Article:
College and University Libraries
Acquisitions project

Acquisition Policy Project ILS 560-70 Pamela R. Dennis November 9, 2002


It is vital for all academic libraries to have some type of formula for calculating the librarys budget.  Expenses including books, periodicals, electronic resources, bindery expenses, postage, phone calls, travel, and copy charges must be paid.  Some library budgets also include salaries for student assistants and salaried employees, though that is not as common.  Monies for paying these expenses generally come from three sources operating funds, endowments, and gifts.  Operating funds are generally assigned by the universitys business officer.  Endowments and gifts may be passed to the library through the Development Office or may be raised by the library itself.  The actual formula for the library is generally voted on by a Library Committee made up of university faculty members.  Several university libraries have posted their formulas on the Internet, so I will attempt through this paper to describe how formulas are developed, what elements are included, and how these formulas are updated.  I will also describe the formula used by the library at Lambuth University in Jackson, Tennessee, and show how other factors would skew the percentage allocations.

            The Ohio University Libraries developed their acquisitions policy in the late 1970s.  The data are updated every three years, and the policy is reviewed periodically by the University Library Committee and by the Subject Bibliographers.  Their policy allows for a supply and demand idea, with monies being split equally over the two.  Supply includes the cost of all materials in a subject area.  Demand includes usage and potential usage (both circulated and in-house) and is calculated according to materials (20%), interlibrary loan borrowing (5%), enrollment (weighted by level of course) (20%), and number of faculty (5%).  These materials are measured using the Library of Congress Classification System.  Through use of an electronic system, the library can determine how many items are used each year in each classification and how many new materials are purchased.  Included in the cost factor are books, journals, and non-book resources such as videos, CDs, CD-ROMs, etc.  In this particular case, the university supports materials for doctoral, masters, and bachelors students, and these areas are weighted when determining the cost of materials75%, 55%, and 35% respectively.[1]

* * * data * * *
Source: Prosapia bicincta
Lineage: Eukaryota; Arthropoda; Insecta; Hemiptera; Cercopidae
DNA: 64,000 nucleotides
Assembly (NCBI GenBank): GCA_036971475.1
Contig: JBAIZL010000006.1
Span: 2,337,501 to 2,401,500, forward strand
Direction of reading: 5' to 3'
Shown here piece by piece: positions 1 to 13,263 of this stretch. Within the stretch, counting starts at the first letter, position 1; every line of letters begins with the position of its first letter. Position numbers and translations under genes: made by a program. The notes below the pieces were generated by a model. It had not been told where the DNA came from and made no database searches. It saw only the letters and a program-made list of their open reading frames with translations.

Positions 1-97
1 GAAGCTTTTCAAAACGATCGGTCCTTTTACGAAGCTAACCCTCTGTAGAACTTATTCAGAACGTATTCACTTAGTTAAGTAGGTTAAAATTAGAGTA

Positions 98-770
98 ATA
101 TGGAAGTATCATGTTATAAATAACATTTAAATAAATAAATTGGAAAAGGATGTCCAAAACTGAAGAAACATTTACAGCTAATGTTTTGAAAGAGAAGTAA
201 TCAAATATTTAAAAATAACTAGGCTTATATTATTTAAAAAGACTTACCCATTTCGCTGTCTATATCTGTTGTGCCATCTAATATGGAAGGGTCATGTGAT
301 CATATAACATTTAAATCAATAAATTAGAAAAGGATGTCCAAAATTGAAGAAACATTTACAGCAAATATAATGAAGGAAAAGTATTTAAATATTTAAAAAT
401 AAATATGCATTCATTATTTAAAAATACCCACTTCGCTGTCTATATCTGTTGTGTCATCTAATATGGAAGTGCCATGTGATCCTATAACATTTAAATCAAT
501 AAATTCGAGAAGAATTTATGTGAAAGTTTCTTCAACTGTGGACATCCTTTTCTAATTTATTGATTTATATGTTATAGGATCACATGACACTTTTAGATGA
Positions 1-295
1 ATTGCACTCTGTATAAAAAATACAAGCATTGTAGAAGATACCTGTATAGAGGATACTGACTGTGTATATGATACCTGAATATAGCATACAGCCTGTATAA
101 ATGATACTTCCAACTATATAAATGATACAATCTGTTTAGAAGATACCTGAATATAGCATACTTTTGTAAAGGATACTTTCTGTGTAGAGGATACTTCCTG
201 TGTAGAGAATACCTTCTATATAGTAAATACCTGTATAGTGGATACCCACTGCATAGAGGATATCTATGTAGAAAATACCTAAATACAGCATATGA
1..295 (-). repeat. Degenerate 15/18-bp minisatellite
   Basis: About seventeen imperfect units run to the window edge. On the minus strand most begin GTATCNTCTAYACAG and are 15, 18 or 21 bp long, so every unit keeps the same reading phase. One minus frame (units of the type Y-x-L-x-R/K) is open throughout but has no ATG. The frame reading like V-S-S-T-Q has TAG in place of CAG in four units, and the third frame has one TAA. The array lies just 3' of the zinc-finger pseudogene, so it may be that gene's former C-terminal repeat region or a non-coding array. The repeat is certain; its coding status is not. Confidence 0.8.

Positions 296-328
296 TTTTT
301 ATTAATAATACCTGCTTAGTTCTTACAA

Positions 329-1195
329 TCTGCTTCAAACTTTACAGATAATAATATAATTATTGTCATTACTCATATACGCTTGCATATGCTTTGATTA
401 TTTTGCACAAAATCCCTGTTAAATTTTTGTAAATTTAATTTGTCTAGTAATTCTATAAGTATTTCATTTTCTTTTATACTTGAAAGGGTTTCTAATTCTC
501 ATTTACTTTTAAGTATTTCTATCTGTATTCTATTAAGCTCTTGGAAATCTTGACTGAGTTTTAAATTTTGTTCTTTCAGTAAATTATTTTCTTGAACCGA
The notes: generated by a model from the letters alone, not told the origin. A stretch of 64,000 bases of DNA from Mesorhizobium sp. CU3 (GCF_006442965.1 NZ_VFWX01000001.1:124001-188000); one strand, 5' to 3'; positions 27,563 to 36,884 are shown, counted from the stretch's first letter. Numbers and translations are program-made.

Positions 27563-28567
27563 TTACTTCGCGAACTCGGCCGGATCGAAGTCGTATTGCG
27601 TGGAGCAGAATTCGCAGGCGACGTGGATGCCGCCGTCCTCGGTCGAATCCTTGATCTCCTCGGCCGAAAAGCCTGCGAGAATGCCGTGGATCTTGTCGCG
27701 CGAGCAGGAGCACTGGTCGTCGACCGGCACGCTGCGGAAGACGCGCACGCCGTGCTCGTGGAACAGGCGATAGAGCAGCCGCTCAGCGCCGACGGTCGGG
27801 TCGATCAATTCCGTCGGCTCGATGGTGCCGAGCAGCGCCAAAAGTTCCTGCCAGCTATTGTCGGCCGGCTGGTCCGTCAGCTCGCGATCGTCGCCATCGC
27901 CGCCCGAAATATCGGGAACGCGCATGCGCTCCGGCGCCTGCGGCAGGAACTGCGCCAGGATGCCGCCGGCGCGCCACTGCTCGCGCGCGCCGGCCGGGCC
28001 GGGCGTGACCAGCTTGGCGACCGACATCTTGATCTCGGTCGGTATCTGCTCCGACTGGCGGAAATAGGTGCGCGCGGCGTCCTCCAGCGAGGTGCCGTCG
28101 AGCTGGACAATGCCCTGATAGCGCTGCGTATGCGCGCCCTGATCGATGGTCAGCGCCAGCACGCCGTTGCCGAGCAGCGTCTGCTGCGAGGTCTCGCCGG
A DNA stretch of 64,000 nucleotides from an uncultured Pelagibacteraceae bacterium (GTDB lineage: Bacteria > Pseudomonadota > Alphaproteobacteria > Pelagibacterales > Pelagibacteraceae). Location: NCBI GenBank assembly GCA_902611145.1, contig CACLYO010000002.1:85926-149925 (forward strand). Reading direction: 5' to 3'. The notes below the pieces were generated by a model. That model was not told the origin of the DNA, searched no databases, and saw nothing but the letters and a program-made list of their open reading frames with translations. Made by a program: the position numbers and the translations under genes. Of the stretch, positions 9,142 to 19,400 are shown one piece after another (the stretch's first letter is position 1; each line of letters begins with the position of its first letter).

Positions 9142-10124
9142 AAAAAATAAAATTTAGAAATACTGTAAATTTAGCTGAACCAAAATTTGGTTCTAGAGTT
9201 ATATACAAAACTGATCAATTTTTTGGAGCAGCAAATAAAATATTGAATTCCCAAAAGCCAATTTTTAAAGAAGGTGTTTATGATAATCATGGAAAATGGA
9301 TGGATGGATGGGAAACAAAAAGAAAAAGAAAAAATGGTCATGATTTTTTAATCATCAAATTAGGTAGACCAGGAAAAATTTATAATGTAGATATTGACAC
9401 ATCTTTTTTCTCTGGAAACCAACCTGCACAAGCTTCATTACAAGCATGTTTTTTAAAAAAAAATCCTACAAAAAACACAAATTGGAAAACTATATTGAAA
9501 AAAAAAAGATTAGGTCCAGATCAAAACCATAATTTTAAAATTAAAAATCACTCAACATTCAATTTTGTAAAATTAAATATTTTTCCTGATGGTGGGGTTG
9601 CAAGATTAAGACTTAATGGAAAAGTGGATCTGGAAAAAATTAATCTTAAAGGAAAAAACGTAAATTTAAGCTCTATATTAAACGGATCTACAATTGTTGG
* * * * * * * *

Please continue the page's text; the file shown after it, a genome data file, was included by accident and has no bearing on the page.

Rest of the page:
The University of West Florida Libraries uses a library allocation formula based on six variables degree programs and specializations for each department (weighted by degree), number of faculty in the department (FTE), credit hours taught by the department (weighted by level), number of majors in the department (weighted by level), cost of books (based on vendor information), and cost of serials (based on vendor information).  The library began using this formula in 1998 based on internal and external criteria of cost of books and serials (each being 50%).[2] 

            The University of Western Australias library formula is based on staff and student numbers (weighted by course type and use of books vs. serials) and average cost of book (35%) and serials (65%).  Five percent of the budget is allocated to document delivery.  The faculty members are given budget allocations for books, serials, and document delivery.  Amounts are then split between faculty and students within the department.  The formula is reviewed every three years.[3]

            Lambuth University is a four-year undergraduate school with approximately 800 full-time students and slightly over 50 faculty members.  Disciplines are broken down into six schools of study.  There are seven full-time library employees, three faculty and four staff.  Their positions are as follows:  Director, Reference/Collection Development, Technical Services/System Administrator, Acquisitions/Archives, Serials/Interlibrary Loan, Government Documents, and Circulation.  There are also approximately 25 student assistants who work three to eight hours per week.  All personnel salaries (approximately $123,000) come from the university budget and are not included in the librarys budget.